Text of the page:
At 12:30 my figures had progressed to this:


Things are coming along. I’ve finished all the shoes and completed the buff belts and haversack (you can’t see) and a brown strap that runs along the belting. In the background you also notice I’ve popped the grenadiers off their Popsicle sticks and glued them to their individual bases.

12:30, time for the Apple Cup. I cop to being a Husky fan. I loved the Don James era, and respected Jim Lambright. I attended school there-not as an undergrad, but I did some post baccalaureate work there and my MA is from UWT. It’s been tough to love them since Neuheisel became coach. But I like Sarkisian and a lot of the Husky players. They’ve had a tough year and their losses were against good teams. I figured that if they could run the football and keep Cougars quarterback Connor Halliday off the field, they’d win. If not, things would at best be interesting, and at worst quite ugly. WSU is improving, offensively and defensively. These ain’t Paul Wulf’s Cougars.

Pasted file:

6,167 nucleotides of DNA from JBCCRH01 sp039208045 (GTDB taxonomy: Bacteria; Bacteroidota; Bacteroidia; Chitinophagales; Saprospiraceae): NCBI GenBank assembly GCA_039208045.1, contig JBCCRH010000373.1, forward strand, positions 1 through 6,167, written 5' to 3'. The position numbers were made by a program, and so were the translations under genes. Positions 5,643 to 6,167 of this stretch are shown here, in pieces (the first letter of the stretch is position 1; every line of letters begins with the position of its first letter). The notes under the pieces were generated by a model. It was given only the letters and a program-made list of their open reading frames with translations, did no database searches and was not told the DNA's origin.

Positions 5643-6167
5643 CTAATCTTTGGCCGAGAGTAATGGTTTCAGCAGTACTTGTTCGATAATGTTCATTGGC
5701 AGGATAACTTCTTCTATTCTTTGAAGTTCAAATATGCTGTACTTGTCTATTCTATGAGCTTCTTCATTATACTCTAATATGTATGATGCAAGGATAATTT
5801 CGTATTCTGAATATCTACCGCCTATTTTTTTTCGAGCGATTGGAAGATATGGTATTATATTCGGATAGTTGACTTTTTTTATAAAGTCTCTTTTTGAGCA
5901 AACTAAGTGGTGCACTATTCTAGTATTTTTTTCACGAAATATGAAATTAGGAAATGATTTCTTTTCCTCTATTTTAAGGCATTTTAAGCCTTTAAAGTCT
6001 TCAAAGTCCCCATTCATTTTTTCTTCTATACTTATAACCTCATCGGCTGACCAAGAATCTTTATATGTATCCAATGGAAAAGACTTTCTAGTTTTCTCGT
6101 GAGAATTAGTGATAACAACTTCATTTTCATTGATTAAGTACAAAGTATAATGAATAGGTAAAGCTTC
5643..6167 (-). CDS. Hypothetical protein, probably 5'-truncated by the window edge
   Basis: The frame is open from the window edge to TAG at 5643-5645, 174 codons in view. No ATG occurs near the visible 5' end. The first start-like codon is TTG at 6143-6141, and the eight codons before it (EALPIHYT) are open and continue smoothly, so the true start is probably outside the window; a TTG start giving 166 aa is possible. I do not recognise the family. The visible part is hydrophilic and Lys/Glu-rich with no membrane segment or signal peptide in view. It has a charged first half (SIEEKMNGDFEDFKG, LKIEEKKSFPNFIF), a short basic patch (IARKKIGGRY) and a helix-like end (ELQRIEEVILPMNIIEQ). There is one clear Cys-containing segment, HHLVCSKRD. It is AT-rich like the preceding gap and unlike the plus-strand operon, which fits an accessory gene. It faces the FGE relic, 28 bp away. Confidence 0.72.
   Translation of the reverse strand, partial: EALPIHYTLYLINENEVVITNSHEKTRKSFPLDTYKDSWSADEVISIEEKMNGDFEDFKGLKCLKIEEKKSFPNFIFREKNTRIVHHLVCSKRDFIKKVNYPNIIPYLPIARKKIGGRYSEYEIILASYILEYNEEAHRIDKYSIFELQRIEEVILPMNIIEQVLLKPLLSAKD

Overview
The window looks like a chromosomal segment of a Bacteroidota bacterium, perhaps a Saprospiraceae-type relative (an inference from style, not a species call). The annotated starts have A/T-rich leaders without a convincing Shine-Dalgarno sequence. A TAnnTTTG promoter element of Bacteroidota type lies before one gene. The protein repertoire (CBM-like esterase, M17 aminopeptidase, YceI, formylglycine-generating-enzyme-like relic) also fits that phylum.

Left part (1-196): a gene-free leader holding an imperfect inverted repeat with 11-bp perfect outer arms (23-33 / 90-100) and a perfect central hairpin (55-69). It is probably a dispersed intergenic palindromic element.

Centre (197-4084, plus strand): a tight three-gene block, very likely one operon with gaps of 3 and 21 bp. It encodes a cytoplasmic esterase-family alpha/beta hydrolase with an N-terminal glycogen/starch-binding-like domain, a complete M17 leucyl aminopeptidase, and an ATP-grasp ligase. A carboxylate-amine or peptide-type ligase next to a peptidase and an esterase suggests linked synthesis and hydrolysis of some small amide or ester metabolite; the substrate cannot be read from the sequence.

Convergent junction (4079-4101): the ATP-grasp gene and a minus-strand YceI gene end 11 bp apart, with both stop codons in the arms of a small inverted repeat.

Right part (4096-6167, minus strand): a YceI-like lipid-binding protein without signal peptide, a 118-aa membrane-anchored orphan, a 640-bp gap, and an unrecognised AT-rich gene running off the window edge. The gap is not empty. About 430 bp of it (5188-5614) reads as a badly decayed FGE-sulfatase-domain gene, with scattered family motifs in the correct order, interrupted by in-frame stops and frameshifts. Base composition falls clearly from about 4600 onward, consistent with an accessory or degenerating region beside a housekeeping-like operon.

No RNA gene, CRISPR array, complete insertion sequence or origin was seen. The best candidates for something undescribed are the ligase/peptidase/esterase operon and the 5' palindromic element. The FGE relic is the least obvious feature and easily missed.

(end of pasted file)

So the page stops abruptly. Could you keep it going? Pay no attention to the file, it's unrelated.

I started the game painting in my den. But by the middle of the second quarter, and things going decidedly awry, I moved my stressed out self to the living room, plopped myself in my recliner and watched the rest of the game there. During commercials, I took care of the last of the Thanksgiving clean up. I ordered 24 AWI British guards from Fife and Drum Miniatures, and I made an order for Litko bases.

By half time I was pretty discouraged. WSU was handling the UW running game, and Keith Price turned the ball over twice. There were times when Halliday looked very sharp, and the Cougs had a halftime lead. In frustration, during the break I moved stuff from the garage out to our new storage shed.